UZH ReproducibiliTea Journal Club

The ReproducibiliTea is a journal club dedicated to topics related to reproducibility, statistics in data analysis, open science, research quality and good research practices (across fields, biomedicine, social sciences, computer science. etc). These journal clubs happen simultaneously around the world, see further information here

Organizer: Dr. Simon Schwab

Fall semester 2020

The CRS will host the ReproducibiliTea journal club in the fall semester of 2020 again. We meet about every other week on Thursdays at 16:00, for more details and Zoom links see schedule below.

Brew your own tea before you join. All participants are welcome!

Are you interested in discussing a paper? Contact us at 

Speaker information: The talk should approximately be 30 min. followed by a 15-30 min. discussion. Please join the meeting 15 min. before for an audio/video check.

Slides: PDF of the talks are available here.


September 17, 2020 16:00-17:00h, Dr. Bernhard Voelkl, University of Bern
Reproducibility of animal research in light of biological variation

October 1, 2020 16:00-17:00h, Niels Mede, University of Zurich
The “replication crisis” in the public eye: Germans’ awareness and perceptions of the (ir)reproducibility of scientific research

October 15, 2020 16:00-17:00h, Prof. Dr. Christoph Flückiger, University of Zurich
Reproducibility in psychological interventions between humans: Is the working alliance an epiphenomenon?
Register & join here.

October 29, 2020 16:00-17:00h, Prof. Dr. Mark Robinson, University of Zurich
"Rethinking Reproducibility as a Criterion for Research Quality"
Register & join here.

November 12, 2020 16:00-17:00h, Charlotte Micheloud, University of Zurich
High Replicability of Newly-Discovered Social-behavioral Findings is Achievable
Register & join here.

November 26, 2020 16:00-17:00h, Dr. Romain-Daniel Gosselin, CHUV Lausanne
Statistical Analysis Must Improve to Address the Reproducibility Crisis: The ACcess to Transparent Statistics (ACTS) Call to Action
Register & join here.

December 10, 2020 16:00-17:00h, Dr. Simon Schwab, University of Zurich
Challenges and future directions for representations of functional brain organization
Register & join here.

Spring semester 2020

June 4, 2020 16:00 - 17:00, Simon Schwab,
Variability in the analysis of a single neuroimaging dataset by many teams by Botvinik-Nezer et al. (2020)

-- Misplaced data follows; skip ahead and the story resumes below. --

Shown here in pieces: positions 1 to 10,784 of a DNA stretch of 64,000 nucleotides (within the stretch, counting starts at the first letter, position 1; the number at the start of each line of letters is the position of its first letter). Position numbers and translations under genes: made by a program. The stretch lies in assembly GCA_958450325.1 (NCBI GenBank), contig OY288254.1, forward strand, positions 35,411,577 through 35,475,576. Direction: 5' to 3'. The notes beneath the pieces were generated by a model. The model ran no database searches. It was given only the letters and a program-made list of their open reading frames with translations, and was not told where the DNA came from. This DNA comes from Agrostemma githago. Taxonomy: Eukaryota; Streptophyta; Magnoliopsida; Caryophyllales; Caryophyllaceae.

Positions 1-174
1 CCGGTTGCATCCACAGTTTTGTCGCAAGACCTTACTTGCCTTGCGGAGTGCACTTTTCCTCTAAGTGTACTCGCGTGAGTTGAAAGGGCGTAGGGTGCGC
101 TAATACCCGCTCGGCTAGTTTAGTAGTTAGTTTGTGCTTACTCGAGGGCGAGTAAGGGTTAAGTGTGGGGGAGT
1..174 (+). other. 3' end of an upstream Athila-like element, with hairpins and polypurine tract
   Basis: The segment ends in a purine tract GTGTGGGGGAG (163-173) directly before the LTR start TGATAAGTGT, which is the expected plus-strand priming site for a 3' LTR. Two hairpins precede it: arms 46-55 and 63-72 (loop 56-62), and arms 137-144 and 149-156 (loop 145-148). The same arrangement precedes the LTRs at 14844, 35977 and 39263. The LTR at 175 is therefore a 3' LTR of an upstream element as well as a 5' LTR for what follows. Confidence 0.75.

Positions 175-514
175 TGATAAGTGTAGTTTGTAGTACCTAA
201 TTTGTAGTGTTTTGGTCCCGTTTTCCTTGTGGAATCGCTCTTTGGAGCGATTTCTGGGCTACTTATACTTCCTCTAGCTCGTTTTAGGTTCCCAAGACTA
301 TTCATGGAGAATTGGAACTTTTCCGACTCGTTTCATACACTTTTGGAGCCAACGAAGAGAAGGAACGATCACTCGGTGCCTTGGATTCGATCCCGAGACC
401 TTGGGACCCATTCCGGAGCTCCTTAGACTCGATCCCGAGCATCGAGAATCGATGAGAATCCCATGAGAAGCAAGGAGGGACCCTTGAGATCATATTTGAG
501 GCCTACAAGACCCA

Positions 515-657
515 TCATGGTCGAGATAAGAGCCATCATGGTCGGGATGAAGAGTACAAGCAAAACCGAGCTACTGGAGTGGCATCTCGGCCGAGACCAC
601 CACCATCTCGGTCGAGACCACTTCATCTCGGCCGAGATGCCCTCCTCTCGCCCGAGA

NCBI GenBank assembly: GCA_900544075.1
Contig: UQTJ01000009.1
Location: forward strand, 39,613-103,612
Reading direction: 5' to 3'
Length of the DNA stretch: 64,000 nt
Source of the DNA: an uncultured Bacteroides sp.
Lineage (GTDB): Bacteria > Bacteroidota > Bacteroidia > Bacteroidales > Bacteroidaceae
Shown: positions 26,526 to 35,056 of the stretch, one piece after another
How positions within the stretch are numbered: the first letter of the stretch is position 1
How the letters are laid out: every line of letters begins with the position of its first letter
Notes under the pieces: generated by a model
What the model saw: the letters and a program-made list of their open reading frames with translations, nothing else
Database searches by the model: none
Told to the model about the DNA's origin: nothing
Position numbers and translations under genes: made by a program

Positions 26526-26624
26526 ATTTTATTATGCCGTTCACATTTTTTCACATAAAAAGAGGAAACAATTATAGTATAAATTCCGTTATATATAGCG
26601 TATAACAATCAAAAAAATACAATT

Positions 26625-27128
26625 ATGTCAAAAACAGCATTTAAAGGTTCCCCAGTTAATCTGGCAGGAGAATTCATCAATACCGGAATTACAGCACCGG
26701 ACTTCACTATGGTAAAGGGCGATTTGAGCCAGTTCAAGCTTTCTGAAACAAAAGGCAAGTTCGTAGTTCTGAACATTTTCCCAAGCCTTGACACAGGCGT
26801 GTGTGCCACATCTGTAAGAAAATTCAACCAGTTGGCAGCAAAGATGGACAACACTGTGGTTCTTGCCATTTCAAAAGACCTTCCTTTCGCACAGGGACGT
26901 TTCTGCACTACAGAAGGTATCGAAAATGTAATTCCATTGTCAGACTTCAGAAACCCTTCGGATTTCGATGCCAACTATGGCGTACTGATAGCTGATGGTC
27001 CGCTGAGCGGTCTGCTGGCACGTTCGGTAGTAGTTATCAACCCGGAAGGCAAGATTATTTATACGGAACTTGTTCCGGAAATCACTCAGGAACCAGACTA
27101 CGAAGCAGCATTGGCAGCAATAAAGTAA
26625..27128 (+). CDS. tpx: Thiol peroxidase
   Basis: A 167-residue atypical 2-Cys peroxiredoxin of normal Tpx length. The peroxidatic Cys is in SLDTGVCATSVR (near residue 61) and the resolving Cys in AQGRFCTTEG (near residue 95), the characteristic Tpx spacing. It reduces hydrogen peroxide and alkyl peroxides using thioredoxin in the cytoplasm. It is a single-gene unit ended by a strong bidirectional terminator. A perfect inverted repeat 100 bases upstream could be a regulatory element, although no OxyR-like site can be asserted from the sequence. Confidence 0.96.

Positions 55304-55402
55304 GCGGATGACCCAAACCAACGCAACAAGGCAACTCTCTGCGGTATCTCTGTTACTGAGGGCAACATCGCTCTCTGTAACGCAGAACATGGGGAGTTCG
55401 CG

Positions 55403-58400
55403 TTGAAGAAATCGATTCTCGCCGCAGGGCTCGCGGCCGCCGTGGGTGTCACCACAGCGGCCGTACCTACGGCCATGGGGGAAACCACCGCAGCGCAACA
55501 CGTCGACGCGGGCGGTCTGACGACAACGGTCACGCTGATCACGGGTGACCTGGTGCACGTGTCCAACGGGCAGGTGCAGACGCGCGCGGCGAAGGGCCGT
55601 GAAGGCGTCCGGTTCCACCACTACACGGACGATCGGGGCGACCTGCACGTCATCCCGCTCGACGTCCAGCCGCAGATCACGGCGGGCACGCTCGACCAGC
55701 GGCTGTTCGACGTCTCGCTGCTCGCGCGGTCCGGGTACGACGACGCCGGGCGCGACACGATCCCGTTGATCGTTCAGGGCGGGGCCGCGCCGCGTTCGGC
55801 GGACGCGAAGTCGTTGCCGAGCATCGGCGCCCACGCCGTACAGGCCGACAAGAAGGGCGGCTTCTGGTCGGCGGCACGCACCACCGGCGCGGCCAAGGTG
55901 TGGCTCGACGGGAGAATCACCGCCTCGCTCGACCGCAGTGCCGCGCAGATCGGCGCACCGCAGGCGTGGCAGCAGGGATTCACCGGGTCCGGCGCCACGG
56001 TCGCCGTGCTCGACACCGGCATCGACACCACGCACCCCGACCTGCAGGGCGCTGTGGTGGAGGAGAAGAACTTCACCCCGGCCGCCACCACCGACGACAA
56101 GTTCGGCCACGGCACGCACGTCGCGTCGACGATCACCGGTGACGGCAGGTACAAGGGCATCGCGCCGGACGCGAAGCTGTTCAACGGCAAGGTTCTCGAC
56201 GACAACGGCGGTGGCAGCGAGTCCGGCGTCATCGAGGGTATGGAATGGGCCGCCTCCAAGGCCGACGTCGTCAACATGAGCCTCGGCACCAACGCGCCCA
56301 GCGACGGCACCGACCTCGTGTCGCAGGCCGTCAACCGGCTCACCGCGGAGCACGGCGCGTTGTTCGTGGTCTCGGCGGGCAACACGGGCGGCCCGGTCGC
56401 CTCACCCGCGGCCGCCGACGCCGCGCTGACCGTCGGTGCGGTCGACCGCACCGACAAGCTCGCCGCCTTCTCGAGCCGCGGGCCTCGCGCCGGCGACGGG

May 14, 2020 16:00 - 17:00, Servan Grüninger, 
What is replication? by Nosek & Errington (2020)

April 30, 2020 16:00 - 17:00, Bettina Baessler,
Robustness and Reproducibility of Radiomics in Magnetic Resonance Imaging: A Phantom Study by Baessler et al. (2019)

April 2, 2020 16:00 - 17:00, Samuel Pawel,
A Reproducible Data Analysis Workflow with R Markdown, Git, Make, and Docker by Peikert & Brandmaier (2019)

March 26, 2020 16:00 - 17:00, Dr. Filip Melinscak,
Automating Sciences: Philosophical and Social Dimensions by King et al. (2018)

Fall semester 2019

Date Name Title


201909_CRS ReproducibiliTea
Leonhard Held           

Royal Statistical Society discussion of “A new standard for the analysis and design of replication studies”

Meeting, preprint


20191010 CRS ReproTea
Samuel Pawel Predictive evaluation of replication studies Master thesis


Simon Schwab

Why we need to report more than “Data were analyzed by t-tests or ANOVA”. Weissgerber et al. eLife, 2018.

20191114 CRS ReproTeaJournalClub
Eva Furrer

Changed: Many Labs 2: Investigating Variation in Replicability Across Samples and Settings. Klein, Vianello et al., Advances in Methods and
Practices in Psychological Science 2018, Vol. 1(4) 443–490.

and if time allows

Predicting replication outcomes in the Many Labs 2 study. Forsell, Viganola et al.

CRS ReproTea 20191128


Mark Robinson

Many Analysts, One Data Set: Making Transparent How Variations in Analytic Choices Affect Results. R. Silberzahn, E. L. Uhlmann, D. P. Martin et al., Advances in Methods and Practices in Psychological Science, 1(3), 337–356.



Filip Melinscak

Flexible Yet Fair: Blinding Analyses in Experimental Psychology.
Gilles Dutilh, Alexandra Sarafoglou, and Eric-Jan Wagenmakers